Western Australian Premier Colin Barnett has, for the first time, drawn a strong link between his proposed gas hub at James Price Point and vast onshore shale gas deposits in the Kimberley’s Canning Basin.
As industry analysts increasingly doubt the economic viability of the Premier’s gas hub – and insist that 'floating' technology would be a more profitable way for Woodside and Shell to exploit gas from the offshore Browse Basin – Barnett has responded:
“WA’s vast quantities of shale gas could be put through James Price Point…The [onshore] shale gas resource in the Canning Basin is probably twice the size of the offshore Carnarvon and Browse Basins… that’s another strong argument why the WA government wishes to see James Price Point developed.” (Politics of Gas, The Sunday Times, 13 January 2013).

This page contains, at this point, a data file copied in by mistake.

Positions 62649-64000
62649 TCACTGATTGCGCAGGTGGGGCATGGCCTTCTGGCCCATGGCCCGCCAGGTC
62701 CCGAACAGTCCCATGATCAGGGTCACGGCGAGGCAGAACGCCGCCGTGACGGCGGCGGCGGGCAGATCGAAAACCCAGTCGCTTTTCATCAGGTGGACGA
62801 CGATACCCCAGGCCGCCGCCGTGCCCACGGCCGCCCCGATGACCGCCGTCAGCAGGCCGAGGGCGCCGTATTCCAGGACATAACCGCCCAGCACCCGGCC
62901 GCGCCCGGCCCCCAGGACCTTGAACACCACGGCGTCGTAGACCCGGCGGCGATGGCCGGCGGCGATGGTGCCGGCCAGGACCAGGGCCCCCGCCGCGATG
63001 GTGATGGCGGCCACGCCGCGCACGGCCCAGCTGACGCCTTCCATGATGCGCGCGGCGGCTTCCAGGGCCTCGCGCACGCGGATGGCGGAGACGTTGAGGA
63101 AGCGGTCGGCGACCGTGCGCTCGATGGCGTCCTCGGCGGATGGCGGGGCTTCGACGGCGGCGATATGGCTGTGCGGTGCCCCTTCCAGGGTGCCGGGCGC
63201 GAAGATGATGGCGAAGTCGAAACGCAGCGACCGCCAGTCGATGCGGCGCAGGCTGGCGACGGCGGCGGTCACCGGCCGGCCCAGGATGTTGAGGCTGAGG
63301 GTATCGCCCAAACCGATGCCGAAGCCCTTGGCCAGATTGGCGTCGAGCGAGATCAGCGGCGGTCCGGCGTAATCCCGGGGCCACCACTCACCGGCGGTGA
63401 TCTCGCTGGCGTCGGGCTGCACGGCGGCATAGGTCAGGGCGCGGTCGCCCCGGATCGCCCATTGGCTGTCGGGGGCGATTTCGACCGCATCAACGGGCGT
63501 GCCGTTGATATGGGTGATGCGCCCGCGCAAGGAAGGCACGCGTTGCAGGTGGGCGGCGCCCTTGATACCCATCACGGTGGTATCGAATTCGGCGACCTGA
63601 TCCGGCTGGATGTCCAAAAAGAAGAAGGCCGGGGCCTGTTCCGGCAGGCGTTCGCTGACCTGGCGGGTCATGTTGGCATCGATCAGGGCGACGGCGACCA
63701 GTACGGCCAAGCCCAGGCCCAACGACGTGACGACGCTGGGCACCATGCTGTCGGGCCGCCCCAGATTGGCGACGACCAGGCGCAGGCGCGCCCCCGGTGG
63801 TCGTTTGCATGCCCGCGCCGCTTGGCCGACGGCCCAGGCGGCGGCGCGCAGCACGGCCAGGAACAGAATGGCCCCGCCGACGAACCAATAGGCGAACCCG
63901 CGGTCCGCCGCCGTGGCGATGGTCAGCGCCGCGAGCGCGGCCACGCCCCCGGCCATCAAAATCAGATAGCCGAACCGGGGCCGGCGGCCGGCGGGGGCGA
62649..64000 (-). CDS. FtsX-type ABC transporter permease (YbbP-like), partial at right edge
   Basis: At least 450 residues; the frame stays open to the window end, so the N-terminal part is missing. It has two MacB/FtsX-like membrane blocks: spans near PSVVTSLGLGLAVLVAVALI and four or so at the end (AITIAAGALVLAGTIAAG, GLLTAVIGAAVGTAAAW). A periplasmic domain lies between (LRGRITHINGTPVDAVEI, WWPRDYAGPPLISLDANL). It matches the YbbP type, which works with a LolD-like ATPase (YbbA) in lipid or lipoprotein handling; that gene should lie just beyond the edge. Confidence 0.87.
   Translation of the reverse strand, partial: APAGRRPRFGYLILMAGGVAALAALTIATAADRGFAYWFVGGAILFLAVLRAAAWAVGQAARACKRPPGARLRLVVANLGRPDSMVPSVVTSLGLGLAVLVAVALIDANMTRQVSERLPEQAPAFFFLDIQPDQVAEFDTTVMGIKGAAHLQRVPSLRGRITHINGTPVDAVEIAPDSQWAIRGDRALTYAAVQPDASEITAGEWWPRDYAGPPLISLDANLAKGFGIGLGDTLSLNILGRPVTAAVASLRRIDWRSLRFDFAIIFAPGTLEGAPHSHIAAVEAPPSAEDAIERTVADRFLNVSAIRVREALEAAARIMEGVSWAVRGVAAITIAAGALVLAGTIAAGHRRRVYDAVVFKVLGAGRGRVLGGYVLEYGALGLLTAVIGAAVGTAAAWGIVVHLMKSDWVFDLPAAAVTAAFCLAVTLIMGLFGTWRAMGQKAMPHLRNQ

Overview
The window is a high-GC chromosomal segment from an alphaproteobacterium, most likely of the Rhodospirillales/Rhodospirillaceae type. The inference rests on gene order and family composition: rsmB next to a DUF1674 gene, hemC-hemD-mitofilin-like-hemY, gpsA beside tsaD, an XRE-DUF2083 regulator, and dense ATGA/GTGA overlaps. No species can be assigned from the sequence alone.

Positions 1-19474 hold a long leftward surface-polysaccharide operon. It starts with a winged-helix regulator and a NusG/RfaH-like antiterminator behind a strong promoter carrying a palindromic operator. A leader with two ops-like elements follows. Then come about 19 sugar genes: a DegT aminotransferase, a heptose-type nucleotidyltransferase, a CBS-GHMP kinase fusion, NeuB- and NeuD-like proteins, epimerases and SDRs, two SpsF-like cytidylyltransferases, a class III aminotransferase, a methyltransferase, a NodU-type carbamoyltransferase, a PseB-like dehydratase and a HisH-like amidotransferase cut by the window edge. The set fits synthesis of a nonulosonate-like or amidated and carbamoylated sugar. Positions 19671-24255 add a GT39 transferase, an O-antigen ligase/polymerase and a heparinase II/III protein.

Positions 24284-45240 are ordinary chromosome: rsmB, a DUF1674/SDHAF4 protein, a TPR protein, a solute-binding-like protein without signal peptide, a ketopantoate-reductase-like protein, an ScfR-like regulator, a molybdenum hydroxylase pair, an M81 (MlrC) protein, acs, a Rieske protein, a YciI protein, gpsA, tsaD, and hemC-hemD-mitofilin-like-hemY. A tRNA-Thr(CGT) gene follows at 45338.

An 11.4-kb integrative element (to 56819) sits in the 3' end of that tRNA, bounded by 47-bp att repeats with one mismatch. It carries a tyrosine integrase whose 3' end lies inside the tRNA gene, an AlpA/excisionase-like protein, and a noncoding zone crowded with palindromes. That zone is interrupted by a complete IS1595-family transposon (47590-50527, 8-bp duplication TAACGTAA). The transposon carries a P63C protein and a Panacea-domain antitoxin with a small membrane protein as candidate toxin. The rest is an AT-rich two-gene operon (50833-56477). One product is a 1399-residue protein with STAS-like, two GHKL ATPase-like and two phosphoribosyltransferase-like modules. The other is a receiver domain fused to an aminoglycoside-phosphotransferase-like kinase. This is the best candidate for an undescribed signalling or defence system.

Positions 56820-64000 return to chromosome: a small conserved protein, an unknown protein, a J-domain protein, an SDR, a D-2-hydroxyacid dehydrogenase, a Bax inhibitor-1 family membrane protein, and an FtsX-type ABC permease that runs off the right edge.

The only way to extract the trillions of cubic feet of methane believed to be ‘locked up’ in the Canning Basin would be a massive gas fracking operation. Such a project would involve fracking wells, pipes, ponds and roads over thousands of square kilometres, and would have serious implications for the iconic Fitzroy River, important wetlands, and groundwater resources relied upon by Aboriginal communities and pastoralists.
Buru Energy has already conducted a ‘trial’ fracking operation 80 kilometres east of Broome, while companies like Conoco Philips are also investing in the Canning Basin.
Conservationists have long argued that the proposed gas factory at James Price Point is the ‘thin end of the wedge’ and that, if developed, it would lead to industrialisation of the wider Kimberley region.
Premier Barnett's recent comments demonstrate that those concerns were well-founded, and that exploiting gas from the Browse Basin is just part of the Premier's agenda as he continues to push for a gas hub at James Price Point.